I did just facebook this and ask a friend of mine who is both a scientist and the best, most knowledgeable massage therapist I know. Her response should be interesting....or at least enlightening.

                    Knowing how easy it is to damage a brain or spinal cord permanently, this just so freaks me out. Ditto for the risk of damage to the brachial plexus as I mentioned before but clearly can't help but mention again

                    K



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                    • #11
                      I saw this video on the news last night - and made my wife change it immediately. Maybe I'm a bit of a yenta - but I can't even look at that stuff. My twins are 4, and I STILL check on them twice a night to make sure they're okay.

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                      • #12
                        I was asked this by a friend on FB, too, and i see this as a process that could be too difficult for a person to "learn" whereas baby wearing is easy to learn, safe, and provides the same benefit. it isn't generally safe, and since it isn't generally practiced and baby-wearing is, might as well do it the easy way with far less risk of injury.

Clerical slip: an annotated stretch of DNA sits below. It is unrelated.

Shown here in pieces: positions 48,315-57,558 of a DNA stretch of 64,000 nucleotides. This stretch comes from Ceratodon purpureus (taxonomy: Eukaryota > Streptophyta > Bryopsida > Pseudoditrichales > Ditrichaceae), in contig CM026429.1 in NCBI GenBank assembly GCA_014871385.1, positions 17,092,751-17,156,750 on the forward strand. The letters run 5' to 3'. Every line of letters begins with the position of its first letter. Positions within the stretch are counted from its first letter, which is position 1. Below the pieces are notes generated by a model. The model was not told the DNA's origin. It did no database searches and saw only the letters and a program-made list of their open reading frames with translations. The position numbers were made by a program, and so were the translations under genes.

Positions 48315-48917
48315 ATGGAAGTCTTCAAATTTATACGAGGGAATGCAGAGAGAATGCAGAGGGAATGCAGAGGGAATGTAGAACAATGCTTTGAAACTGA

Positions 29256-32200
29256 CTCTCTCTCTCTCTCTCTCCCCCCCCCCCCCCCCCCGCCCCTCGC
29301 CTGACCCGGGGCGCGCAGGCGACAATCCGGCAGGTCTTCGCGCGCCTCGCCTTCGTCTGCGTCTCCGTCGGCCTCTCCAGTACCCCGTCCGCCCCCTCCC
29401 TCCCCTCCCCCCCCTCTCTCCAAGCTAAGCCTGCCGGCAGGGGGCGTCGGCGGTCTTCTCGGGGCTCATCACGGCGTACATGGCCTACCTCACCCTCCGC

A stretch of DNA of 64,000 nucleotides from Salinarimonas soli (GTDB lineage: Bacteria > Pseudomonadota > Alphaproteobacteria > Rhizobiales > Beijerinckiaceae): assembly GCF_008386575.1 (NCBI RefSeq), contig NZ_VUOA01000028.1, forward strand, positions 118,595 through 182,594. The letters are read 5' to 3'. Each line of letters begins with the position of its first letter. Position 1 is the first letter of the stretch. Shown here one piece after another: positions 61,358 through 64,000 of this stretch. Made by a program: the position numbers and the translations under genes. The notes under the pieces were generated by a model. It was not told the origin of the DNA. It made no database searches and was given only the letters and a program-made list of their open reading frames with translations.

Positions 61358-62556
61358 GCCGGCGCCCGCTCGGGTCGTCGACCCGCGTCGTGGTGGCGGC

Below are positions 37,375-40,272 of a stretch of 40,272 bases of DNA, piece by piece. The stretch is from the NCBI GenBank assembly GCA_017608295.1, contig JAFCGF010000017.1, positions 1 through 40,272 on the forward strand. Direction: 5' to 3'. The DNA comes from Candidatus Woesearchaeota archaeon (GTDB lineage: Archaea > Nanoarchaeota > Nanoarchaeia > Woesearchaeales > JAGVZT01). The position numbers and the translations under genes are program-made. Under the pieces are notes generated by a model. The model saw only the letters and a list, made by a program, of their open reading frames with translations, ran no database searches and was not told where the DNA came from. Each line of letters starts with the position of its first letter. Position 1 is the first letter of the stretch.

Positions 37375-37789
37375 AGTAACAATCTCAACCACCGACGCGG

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                        • #13
                          This was just on Tosh.0 the other night. Wacky stuff!

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                          • #14
                            Originally posted by john_e_turner_ii View Post
                            This was just on Tosh.0 the other night. Wacky stuff!
                            that's when I first saw it too, but I thought it was a fake baby. Like a baby weight for new moms. Pretty sick haha. A kettlebell covered in plastic made to resemble a newborn, fun for everyone.
                            I used to seriously post here, now I prefer to troll.

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                            • #15
                              Originally posted by iniQuity View Post
                              that's when I first saw it too, but I thought it was a fake baby. Like a baby weight for new moms. Pretty sick haha. A kettlebell covered in plastic made to resemble a newborn, fun for everyone.
                              The salesperson would be required by law to tell a dead baby joke. If the customer laughed, it would be illegal to sell the weight to him or her.
                              You lousy kids! Get off my savannah!